State Broadcasting Act

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The short title Landesrundfunkgesetz describes the broadcasting law for the state of Mecklenburg-Western Pomerania (abbreviated RundfG MV) of November 20, 2003. Also the broadcasting law for the state of Schleswig-Holstein (LRG for short) of December 7, 1995, which is replaced by the law on the State Treaty on the Media law in Hamburg and Schleswig-Holstein from February 21, 2007 was repealed, carried this abbreviation.

The term is not used officially for those state laws, multi-state state treaties and the ZDF state treaty with which the public broadcasters of ARD and ZDF have been established since 1948 . They usually regulate all basic structural issues such as

  • Legal form of the institution, broadcasting area, seat and regional structure
  • Tasks of the institution, program mandate and principles, educational mandate
  • Duties of the organs ( broadcasting council , board of directors , director ), their composition and term of office
  • Economic management and financial regulation, legal supervision,
  • Recently, questions such as youth and data protection , archiving or publication of printed works.

The broadcasting laws are overlaid by framework conditions formulated jointly by all federal states in the Interstate Broadcasting Treaty and the ARD State Treaty . Some questions concerning the state broadcasting corporations, such as the allocation of frequencies and the allocation of channels in cable networks, are not regulated in the broadcasting laws, but in the state media laws. A special feature is the Deutschlandradio , which was transferred to state sovereignty after the German-German reunification , which finds its legal basis in the Deutschlandradio State Treaty. In contrast to the other state broadcasting corporations, which were established as state-independent, legally competent public-law broadcasters, Deutschlandradio is a corporation under public law , the members of which are the state broadcasting corporations (ARD and ZDF).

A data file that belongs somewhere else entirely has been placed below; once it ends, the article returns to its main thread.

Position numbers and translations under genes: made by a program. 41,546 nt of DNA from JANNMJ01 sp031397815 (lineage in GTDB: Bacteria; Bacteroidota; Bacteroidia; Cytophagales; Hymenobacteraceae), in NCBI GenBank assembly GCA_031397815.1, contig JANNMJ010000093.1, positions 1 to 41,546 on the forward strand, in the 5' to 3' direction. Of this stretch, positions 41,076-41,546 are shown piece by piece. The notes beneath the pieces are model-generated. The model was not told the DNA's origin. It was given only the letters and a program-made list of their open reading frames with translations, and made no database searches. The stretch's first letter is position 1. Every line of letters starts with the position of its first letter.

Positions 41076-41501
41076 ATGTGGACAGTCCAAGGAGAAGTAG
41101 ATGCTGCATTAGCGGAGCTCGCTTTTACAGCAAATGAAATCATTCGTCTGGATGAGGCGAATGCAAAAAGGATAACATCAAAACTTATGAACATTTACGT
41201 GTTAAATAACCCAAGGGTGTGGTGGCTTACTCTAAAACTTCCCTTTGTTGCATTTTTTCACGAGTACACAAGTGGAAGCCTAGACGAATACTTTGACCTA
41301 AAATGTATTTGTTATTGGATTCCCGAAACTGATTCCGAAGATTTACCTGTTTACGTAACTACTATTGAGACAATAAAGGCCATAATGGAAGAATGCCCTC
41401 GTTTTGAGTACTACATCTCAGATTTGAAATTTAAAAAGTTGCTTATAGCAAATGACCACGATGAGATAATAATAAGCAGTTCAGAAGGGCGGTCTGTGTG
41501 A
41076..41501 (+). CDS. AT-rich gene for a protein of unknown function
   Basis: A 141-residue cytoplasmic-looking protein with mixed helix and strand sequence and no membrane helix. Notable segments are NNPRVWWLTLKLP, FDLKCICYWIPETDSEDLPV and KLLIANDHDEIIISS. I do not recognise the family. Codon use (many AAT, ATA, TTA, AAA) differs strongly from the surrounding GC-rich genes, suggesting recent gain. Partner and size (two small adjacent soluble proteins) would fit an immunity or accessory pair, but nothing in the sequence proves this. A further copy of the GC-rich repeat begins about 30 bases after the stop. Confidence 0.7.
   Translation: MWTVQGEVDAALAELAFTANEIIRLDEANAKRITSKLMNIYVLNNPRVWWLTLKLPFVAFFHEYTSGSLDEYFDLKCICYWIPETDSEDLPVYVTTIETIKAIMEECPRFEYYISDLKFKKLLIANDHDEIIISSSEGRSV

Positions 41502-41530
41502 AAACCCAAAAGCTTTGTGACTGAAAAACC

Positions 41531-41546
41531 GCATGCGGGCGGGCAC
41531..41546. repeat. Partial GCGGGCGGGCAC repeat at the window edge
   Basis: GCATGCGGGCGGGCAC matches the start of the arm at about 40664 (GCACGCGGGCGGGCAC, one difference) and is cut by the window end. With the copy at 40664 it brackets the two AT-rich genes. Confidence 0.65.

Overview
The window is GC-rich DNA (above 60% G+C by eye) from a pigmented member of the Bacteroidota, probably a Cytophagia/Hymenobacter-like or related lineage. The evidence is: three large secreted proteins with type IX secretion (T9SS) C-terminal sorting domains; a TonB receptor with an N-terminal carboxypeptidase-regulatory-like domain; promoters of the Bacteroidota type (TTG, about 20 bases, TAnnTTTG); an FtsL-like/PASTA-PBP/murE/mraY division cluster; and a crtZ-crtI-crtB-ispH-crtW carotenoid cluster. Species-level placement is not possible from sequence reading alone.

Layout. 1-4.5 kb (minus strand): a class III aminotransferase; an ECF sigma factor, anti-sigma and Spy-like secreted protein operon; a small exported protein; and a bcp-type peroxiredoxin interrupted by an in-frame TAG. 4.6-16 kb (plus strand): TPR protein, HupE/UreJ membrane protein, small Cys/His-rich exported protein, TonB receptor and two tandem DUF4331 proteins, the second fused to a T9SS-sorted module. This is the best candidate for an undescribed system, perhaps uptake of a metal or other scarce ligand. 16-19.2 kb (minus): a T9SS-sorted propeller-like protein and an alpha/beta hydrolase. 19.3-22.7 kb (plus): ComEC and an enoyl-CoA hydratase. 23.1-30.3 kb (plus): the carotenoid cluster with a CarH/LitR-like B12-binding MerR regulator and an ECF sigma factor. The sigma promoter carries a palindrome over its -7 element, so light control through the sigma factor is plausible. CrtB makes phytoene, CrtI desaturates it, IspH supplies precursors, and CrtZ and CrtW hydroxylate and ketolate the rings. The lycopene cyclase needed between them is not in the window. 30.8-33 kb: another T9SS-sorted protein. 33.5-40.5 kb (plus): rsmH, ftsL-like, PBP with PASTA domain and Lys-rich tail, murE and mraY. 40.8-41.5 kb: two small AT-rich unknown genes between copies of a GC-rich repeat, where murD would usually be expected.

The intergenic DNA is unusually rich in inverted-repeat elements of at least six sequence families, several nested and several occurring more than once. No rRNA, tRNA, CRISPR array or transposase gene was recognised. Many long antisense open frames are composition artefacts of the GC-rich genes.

The Deutsche Welle Act regulates the legal relationships of German international broadcasting. It was not the federal states responsible for broadcasting that set up Deutsche Welle, but the federal government, citing its responsibility for regulating foreign affairs (Art. 73, Paragraph 1, No. 1 of the Basic Law).

See also